The theory of self determination dictates that humans need three intrinsic things to be happy; A sense of competence in what they do, a sense of authenticity and a sense of connection with others. Without knowing a person directly it’s impossible to verify this completely however in today’s digital age our online presence provides an inroad into ourselves (like it or not).
Our window into Joe’s life, Alpine-Works seems to convey these three intrinsic values of self determination beautifully. Rather than provide minutiae on splits, nutrition and cadence, Joe’s site is a document of endless skies, mountain ranges that give stark context to our vulnerability and short lives.
– Portions of this story originally appeared in the Spring 2015 edition of Kiwi Trail Runner Magazine.
Joe documents his movements with pictures and words. His environment is one where you can move for days in isolation and beauty. Joe’s travels on foot, skis or by bike highlight a respectful partnership with the environment and an overriding sense of adventure. This isn’t to say Joe is not a formidable athlete who seeks competition and that most basic, valuable connection with our fellow humans. Joe has found himself on numerous podiums in iconic races such as Cabalo Blanco’s Copper Canyon Ultra, finishing in the top 20 at UTMB and completing the Hardrock 100 miler twice, finishing second in 2012. In addition to more traditional ultramarathons (can we say that now?) Joe has finished second in the 350 mile Iditarod trail invitational in Alaska, pulling a sled through snow for 6 days, and completed the Tor Des Geants, a 206 mile race through the Italian Alps in 104 hours. Recently, Joe placed 5th at the Mt Hei 50km in Japan (sight of the infamous running monks of Japan).
Joe has also completed the multi-day Colorado Trail bike race, and heartbreakingly was forced to withdraw from the Hardrock 100 last weekend due to suffering concussion. Joe was gracious enough to answer my interview questions via email from his home in Colorado. Joe is sponsored by Buff, Drymax socks,Tailwind nutrition, Arc’teryx and Scarpa shoes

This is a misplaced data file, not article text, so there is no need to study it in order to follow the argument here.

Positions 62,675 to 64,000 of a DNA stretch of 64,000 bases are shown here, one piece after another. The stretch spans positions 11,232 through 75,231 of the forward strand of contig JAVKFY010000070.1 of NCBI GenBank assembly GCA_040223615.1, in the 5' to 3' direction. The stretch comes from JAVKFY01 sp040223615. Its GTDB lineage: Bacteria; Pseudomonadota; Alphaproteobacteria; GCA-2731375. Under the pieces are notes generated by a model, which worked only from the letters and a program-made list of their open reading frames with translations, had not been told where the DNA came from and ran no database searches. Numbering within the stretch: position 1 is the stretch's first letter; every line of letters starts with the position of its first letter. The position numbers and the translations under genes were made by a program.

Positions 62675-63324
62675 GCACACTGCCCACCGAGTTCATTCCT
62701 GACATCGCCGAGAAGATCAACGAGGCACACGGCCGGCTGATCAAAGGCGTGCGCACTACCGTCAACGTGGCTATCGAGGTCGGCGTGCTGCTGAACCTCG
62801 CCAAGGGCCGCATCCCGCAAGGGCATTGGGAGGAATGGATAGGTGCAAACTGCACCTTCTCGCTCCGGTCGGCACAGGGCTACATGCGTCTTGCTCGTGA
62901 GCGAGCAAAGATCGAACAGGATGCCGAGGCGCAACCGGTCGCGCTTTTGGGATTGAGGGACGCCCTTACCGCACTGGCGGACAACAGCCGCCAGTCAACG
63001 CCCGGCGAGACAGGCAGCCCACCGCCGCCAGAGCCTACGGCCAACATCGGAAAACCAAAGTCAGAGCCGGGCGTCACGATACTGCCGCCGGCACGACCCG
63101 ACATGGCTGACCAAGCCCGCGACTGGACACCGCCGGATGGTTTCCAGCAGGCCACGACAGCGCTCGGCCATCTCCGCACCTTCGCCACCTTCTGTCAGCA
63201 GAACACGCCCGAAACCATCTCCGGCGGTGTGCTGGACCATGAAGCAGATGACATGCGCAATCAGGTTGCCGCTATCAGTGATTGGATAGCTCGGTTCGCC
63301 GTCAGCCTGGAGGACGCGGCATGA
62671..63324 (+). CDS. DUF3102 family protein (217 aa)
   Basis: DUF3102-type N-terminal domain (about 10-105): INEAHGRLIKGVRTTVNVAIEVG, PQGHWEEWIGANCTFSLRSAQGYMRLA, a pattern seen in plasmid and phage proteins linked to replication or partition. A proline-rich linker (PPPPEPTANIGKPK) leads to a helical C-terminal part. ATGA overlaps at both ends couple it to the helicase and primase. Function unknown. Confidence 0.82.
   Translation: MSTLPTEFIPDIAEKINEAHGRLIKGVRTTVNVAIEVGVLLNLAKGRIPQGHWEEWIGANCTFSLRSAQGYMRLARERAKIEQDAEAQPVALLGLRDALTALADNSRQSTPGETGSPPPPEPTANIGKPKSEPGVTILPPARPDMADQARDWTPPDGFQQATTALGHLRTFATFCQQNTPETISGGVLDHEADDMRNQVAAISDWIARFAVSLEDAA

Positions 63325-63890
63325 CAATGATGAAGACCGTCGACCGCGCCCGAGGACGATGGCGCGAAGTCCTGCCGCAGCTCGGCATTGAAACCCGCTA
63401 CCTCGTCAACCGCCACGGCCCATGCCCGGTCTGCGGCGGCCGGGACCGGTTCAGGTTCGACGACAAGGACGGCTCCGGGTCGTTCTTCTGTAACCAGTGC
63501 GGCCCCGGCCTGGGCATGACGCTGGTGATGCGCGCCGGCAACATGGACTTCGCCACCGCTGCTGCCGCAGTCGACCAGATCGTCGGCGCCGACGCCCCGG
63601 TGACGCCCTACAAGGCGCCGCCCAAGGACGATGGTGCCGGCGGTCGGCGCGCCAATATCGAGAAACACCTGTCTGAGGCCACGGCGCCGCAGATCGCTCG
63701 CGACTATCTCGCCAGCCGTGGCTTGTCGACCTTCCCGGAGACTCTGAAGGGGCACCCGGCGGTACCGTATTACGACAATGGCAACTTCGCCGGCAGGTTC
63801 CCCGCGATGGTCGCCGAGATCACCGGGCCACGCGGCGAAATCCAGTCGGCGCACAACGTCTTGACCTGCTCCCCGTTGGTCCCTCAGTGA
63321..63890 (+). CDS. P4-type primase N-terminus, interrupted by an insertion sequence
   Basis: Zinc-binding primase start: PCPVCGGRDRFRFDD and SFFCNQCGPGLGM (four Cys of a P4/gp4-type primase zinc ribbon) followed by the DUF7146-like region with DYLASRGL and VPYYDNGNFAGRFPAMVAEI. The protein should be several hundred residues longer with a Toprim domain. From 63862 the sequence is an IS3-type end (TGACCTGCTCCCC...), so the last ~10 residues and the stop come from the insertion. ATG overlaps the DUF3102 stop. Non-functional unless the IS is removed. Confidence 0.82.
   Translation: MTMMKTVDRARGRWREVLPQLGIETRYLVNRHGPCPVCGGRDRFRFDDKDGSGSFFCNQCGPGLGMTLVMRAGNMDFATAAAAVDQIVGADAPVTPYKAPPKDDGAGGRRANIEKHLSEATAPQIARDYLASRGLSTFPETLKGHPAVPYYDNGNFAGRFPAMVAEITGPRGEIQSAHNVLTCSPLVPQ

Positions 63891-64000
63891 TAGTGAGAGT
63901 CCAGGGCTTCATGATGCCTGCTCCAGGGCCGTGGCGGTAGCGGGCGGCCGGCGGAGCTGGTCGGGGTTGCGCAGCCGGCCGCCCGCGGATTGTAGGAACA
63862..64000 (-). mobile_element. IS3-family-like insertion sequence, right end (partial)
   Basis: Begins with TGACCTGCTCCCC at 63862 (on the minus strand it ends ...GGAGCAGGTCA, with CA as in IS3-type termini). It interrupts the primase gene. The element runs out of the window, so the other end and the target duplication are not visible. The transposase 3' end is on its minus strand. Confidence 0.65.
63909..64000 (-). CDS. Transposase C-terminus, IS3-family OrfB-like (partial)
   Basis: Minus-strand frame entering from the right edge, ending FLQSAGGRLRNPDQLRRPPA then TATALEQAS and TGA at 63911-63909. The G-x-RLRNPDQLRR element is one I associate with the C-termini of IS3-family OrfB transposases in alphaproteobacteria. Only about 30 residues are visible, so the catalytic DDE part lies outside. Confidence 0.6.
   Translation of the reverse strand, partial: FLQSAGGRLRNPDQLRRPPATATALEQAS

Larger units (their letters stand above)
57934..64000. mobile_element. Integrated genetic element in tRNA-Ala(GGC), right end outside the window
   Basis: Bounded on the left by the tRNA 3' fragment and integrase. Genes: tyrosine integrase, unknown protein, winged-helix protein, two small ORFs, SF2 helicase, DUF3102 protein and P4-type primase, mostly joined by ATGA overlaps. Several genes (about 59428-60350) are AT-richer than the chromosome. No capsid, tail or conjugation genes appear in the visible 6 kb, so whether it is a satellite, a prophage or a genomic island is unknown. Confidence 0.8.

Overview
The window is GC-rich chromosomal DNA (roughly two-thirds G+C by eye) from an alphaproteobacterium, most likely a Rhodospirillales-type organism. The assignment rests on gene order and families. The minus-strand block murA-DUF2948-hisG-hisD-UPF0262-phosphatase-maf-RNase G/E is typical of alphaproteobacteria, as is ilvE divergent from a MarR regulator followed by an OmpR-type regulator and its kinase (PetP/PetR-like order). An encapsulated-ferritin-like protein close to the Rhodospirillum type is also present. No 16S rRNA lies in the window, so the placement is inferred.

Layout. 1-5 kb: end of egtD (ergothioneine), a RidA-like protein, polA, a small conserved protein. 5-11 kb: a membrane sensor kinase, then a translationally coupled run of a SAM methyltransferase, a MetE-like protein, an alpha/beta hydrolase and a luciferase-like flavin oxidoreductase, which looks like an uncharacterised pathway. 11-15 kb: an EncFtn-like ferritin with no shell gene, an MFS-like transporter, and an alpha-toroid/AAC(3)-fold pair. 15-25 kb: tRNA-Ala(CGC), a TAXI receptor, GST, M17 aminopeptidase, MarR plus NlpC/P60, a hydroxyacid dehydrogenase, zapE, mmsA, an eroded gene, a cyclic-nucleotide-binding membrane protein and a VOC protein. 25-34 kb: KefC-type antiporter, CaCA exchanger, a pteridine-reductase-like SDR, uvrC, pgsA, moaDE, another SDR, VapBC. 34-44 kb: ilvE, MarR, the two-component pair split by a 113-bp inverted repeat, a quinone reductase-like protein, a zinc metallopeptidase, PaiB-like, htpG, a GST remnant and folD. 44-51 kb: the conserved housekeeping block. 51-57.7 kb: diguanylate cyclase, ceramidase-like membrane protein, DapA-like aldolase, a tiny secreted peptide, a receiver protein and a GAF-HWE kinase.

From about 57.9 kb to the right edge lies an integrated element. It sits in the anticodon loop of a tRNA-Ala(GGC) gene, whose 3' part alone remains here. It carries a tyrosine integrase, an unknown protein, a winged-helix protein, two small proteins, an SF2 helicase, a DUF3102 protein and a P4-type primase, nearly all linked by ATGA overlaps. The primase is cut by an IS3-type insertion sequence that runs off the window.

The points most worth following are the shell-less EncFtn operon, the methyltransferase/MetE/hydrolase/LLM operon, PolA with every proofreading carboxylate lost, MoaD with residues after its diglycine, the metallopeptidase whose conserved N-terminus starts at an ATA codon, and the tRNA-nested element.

Joe’s sense of connection with his environment is such that when I asked him for photos he sent one’s that capture his environment and his friends, rather than focussing on himself.
I had a very utilitarian approach to the sport, basically using it as a means of transportation.
Reading your blog it appears that you exist in a spectacular environment. Can you tell us where you live? And your proximity to the places you run for those that may be unfamiliar.
I live in Gold Hill, Colorado which is a small town west of Boulder at around 2500 meters elevation. There is great running from my doorstep, a mix of rolling dirt roads and singletrack. I often go down to Boulder (20 minute drive from my house) to scramble the Flatirons which are large slabs with many link up possibilities. Heading west (also about 20 minutes drive), I get into the Indian Peaks and towards the Continental Divide, a much more alpine environment, which is great for running and scrambling in the summer or snowshoeing and skiing in the winter.
The most striking aspect of your website is that it seems that you and your environment are integrated almost completely, It’s not “Joe runs THESE mountains” rather you feature as an equal player, and at times taking a backseat to your surrounds. We know that the mountains are not sentient per se, but it seems where you live is particularly “alive”. Trail and ultra marathon running is becoming increasingly known for its “personalities”. Your approach seems contra to this in many ways. Was this a conscious choice or a natural byproduct of living where you do? Are you moulded by the mountains?